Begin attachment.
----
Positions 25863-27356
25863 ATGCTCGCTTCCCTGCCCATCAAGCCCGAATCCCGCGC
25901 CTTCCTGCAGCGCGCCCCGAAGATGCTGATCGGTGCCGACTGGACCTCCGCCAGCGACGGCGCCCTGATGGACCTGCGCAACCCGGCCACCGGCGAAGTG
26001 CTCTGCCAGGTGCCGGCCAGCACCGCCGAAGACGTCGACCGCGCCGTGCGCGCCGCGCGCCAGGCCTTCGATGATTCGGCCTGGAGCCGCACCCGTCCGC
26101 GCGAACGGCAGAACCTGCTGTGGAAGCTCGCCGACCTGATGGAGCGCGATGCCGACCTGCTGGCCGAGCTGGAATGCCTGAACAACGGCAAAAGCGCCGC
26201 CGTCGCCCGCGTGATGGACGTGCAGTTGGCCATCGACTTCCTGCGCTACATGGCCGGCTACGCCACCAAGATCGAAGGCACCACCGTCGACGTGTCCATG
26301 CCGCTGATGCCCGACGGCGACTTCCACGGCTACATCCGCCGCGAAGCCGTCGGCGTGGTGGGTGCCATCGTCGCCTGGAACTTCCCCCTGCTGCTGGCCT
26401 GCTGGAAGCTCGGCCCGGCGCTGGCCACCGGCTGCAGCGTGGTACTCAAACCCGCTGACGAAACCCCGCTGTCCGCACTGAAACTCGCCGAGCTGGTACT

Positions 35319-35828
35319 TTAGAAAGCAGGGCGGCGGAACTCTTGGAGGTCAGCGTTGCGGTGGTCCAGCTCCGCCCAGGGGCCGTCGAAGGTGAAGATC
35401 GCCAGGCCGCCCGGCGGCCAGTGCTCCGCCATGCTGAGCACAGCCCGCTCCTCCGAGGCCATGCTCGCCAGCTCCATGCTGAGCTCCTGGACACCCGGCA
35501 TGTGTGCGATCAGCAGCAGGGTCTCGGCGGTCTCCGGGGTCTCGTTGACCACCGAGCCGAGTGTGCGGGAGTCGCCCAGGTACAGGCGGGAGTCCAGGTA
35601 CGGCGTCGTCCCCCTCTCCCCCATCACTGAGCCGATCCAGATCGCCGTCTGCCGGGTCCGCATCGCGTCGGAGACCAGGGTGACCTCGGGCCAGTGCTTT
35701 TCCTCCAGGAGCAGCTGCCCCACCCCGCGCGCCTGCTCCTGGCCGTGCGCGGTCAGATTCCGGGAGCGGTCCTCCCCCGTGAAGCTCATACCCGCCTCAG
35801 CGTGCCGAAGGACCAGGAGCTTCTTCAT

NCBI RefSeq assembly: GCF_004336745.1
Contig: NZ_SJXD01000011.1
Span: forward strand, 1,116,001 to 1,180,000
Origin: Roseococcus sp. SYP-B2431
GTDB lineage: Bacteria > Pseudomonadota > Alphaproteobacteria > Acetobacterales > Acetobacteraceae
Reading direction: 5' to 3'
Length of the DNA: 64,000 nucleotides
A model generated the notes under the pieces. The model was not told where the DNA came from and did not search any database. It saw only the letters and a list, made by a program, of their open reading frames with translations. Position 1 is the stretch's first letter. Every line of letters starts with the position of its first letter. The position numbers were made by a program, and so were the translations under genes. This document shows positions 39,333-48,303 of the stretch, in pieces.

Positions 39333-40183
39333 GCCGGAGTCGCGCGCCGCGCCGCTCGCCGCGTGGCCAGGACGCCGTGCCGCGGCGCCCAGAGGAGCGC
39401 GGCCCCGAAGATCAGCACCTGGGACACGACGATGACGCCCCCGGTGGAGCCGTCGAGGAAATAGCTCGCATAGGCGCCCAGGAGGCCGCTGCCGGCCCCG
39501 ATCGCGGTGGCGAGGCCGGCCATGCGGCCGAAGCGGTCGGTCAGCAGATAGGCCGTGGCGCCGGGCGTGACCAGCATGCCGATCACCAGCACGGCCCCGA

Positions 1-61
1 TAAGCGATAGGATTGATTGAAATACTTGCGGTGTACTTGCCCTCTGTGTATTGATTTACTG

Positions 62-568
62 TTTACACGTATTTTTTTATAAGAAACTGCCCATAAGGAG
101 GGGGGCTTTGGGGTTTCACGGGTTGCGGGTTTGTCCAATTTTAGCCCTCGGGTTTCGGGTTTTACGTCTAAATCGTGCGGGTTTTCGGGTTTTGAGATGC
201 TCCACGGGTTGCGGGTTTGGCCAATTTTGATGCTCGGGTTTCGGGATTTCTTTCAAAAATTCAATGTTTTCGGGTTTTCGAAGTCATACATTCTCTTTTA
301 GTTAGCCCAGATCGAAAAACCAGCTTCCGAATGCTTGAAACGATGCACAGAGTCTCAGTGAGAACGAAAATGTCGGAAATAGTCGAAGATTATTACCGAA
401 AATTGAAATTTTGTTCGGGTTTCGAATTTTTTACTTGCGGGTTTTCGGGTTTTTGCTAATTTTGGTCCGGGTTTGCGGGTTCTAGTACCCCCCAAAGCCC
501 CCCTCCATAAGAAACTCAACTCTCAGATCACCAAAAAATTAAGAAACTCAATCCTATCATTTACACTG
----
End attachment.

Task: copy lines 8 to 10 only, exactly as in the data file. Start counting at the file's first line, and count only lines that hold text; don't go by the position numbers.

26401 GCTGGAAGCTCGGCCCGGCGCTGGCCACCGGCTGCAGCGTGGTACTCAAACCCGCTGACGAAACCCCGCTGTCCGCACTGAAACTCGCCGAGCTGGTACT

Positions 35319-35828
35319 TTAGAAAGCAGGGCGGCGGAACTCTTGGAGGTCAGCGTTGCGGTGGTCCAGCTCCGCCCAGGGGCCGTCGAAGGTGAAGATC